Times foreign editor Richard Beeston has died of cancer aged 50.
Beeston had been with The Times since 1986 and had been foreign editor since 2008.
Writing in The Times today Ben Macintyre said that Richard Beeston “embodied the best of newspaper journalism: passionate but balanced, determined to see for himself, never foolhardy but spectacularly brave.”
The Times notes notes that Beeston was one of the first reporters to make his way to Halabja, the Kurdish village in northern Iraq where Saddam Hussein bombed the civilian population with chemical weapons killing 5,000 in March 1988.
He flew in on an Iranian military helicopter and later recalled (The Times reports): “The most poignant memory of that day was a father in traditional Kurdish dress lying dead at the entrance to his home cradling a baby. Those who survived were arguably worse off. Hundreds had been hit by mustard gas that burnt their eyes and lungs but did not kill them. Victims of this slow and painful poison are still dying of their injuries to this day.
“Even by Saddam’s ruthless standards the massacre broke new boundaries. Yet what was more shocking was the cynical response of the West. The US attempted to blame this crime on Iran. Britain carried on business as usual with the regime in Baghdad. Saddam was shielded from any meaningful punishment.”
According to The Times obituary: “What Beeston saw there never left him. It strengthened the strong moral element in his reporting of evil around the world and reinforced his belief that Western countries should never appease dictators but should confront totalitarianism with force if necessary. It also made him eager to follow through the tragedy of Iraq under Saddam.”
The Times was the only British national newspaper to maintain a continuous reporting presence throughout the first five years after the Western invasion of Iraq war (2003-2008) and Beeston was on the rota of correspondents.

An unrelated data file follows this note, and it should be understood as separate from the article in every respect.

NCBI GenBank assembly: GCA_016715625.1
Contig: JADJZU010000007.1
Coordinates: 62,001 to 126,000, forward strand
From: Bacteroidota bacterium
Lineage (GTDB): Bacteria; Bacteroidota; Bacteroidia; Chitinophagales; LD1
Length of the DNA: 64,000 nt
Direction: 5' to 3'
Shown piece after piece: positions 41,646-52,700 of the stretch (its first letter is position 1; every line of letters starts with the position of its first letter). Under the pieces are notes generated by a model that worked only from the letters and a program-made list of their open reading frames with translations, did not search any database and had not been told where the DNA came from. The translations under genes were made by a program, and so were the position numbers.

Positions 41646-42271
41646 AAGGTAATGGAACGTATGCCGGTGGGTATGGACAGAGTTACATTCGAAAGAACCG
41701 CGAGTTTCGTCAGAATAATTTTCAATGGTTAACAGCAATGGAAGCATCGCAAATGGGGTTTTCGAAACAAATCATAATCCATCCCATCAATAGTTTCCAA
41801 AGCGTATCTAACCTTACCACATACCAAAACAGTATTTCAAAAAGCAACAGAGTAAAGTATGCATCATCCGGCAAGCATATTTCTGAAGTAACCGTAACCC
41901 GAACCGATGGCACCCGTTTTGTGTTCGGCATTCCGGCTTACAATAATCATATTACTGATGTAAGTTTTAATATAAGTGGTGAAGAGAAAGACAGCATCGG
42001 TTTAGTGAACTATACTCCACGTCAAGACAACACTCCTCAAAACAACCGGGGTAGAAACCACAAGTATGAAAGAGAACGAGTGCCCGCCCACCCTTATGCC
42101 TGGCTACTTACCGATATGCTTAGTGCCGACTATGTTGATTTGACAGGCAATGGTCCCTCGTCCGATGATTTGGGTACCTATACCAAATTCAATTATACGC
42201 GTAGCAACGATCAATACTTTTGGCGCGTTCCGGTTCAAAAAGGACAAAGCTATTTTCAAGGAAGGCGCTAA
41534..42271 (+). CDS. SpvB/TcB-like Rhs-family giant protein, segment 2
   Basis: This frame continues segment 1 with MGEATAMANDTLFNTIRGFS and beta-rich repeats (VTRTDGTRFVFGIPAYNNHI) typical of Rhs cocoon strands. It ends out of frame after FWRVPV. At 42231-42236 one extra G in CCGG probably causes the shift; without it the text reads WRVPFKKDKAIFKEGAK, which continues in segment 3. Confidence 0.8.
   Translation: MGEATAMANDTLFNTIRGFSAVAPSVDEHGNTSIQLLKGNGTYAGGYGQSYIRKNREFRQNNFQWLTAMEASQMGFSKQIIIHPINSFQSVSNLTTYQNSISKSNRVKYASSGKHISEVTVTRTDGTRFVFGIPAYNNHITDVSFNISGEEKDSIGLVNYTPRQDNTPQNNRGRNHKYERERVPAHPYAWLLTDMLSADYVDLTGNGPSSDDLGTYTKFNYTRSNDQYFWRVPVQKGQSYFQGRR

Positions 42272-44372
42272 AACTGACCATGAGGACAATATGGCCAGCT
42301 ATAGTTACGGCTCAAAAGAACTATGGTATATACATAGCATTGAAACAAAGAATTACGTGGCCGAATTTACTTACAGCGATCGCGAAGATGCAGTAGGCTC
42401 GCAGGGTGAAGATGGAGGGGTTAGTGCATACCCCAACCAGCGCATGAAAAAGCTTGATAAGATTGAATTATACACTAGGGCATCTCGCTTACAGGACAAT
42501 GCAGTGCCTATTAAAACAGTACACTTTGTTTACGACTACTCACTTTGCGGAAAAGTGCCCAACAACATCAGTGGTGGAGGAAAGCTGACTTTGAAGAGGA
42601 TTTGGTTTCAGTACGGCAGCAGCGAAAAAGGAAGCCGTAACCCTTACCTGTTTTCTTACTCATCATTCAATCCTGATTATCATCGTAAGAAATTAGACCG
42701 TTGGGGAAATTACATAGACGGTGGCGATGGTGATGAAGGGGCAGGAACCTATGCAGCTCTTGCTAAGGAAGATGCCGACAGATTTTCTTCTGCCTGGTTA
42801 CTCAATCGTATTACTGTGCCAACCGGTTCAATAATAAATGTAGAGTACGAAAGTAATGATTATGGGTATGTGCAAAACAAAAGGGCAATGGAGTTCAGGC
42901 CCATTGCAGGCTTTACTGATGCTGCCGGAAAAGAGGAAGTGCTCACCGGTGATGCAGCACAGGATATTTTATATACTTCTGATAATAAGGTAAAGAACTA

He began his journalism career after taking an NCTJ course at Harlow in Essex after leaving school and his first job was on the Coventry Evening Telegraph. He worked in South Africa as a reporter for the Financial Mail in Johannesburg and then, at 21, worked on the Daily Star in Beirut during the Lebanese civil war.
After two years covering the conflict he was offered a job by The Times.
As Moscow correspondent for The Times he covered the uprising in Chechnya reporting (The Times notes) “from the front line, dodging Army censors, moving among Chechen fighters who were as bloodthirsty as the terrified Russian recruits blindly firing off weapons at them”.
He was diagnosed with prostate cancer five years ago and bore the disease “with extraordinary fortitude”, the Times reports. He travelled to Iraq and later Syria in between courses of chemotherapy and continued working as foreign editor “almost to the end”.
Acting Times editor John Witherow said: “Richard Beeston has been one of the great foreign editors of The Times.
“He continued to show his sense of humour, superb judgment and love of life right to the end.”
Beeston’s father Dick was also a distinguished foreign correspondent. He is survived by his wife Natasha and son and daughter.